The fall in annual CPI inflation from 3.5% in March to 3.0% in April was slightly smaller than projected here – a 2.9% April print had been expected – and reflects a favourable “base effect” (i.e. an unusually large monthly CPI rise in April 2011 dropping from the 12-month calculation). Motor fuel price relief could maintain the headline rate at 3.0% in May, allowing a welcome suspension of the King / Osborne letter-writing charade. Shorter-term “core” price momentum, however, remains stubbornly strong and inconsistent with a return of inflation to target.
The lower headline annual rate conceals a solid 0.3% monthly rise in the core price measure tracked here – the CPI excluding unprocessed food and energy, adjusted for VAT effects and seasonal factors. The six-month rate of change of this measure (smoothed by taking a three-month moving average) remains near the top of its range in recent years, at 2.9% annualised – see chart.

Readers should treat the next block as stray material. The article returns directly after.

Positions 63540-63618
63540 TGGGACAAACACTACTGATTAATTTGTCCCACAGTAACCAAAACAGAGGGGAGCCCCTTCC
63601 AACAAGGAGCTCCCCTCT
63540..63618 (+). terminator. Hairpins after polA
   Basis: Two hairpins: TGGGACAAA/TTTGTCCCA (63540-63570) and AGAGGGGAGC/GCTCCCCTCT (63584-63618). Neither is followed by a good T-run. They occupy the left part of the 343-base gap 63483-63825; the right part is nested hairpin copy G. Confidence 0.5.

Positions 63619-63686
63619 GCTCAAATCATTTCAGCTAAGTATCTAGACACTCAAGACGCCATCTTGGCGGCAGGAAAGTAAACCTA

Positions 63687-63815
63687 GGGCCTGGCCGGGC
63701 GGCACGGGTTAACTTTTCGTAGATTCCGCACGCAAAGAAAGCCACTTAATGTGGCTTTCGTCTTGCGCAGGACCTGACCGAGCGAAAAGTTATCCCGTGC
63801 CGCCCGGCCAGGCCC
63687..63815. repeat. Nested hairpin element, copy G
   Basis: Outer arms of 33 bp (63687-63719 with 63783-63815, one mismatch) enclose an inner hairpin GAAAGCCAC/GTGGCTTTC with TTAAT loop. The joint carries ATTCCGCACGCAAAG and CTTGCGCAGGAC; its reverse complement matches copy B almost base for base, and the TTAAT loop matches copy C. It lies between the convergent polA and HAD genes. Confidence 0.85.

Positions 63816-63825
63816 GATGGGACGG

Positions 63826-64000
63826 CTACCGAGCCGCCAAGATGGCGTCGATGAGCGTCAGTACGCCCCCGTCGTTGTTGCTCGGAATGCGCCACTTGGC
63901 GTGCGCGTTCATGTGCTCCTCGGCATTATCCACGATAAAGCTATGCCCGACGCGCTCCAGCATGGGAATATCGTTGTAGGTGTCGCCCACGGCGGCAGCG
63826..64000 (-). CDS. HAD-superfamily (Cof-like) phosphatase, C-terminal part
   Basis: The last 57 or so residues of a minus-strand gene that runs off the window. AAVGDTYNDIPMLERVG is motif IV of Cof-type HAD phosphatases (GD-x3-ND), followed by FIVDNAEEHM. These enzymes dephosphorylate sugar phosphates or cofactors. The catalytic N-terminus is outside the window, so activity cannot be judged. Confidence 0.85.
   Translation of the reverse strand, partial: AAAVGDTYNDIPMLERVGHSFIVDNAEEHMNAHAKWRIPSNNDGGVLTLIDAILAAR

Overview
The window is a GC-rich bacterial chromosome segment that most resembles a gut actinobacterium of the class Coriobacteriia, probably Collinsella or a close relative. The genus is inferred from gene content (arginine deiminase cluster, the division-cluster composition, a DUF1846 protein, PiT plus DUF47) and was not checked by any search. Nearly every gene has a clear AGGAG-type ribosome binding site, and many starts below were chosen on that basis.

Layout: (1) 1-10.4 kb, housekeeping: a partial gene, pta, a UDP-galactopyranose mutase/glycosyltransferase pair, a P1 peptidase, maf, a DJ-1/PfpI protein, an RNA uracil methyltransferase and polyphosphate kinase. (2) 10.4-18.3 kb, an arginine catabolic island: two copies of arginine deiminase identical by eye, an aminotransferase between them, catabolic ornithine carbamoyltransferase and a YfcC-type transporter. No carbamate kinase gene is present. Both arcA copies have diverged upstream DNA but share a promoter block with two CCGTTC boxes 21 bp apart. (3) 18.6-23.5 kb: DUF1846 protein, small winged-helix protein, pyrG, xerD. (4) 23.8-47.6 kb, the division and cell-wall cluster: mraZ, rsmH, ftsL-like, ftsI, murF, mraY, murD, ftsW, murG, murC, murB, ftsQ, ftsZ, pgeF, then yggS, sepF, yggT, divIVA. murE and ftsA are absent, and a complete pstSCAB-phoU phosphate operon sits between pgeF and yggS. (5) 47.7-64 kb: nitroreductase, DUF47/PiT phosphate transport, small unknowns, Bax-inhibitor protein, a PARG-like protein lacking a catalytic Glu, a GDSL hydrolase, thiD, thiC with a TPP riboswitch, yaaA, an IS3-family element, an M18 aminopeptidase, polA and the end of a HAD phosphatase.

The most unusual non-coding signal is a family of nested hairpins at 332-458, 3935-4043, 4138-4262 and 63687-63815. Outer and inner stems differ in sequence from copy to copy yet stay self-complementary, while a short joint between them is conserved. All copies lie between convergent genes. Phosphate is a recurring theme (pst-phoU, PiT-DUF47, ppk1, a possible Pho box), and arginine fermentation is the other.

A partial unwinding of the favourable April base effect in May could be offset by a recent reversal in motor fuel costs that promises to shave 0.2 percentage points from annual CPI inflation – the average price of unleaded has fallen back to about 138 pence per litre from 142.5 pence last month. The outcome may depend on rounding but this could allow the Governor to escape letter-writing duties – triggered by a headline print of 3.1% or higher.
The forecast here remains that CPI inflation will finish 2012 at about 2.75%, based on a small easing of core price momentum and broad stability of commodity prices and the exchange rate. Following the recent upward revision, the Bank’s central projection is similar (the May Inflation Report fan chart numbers will be published tomorrow).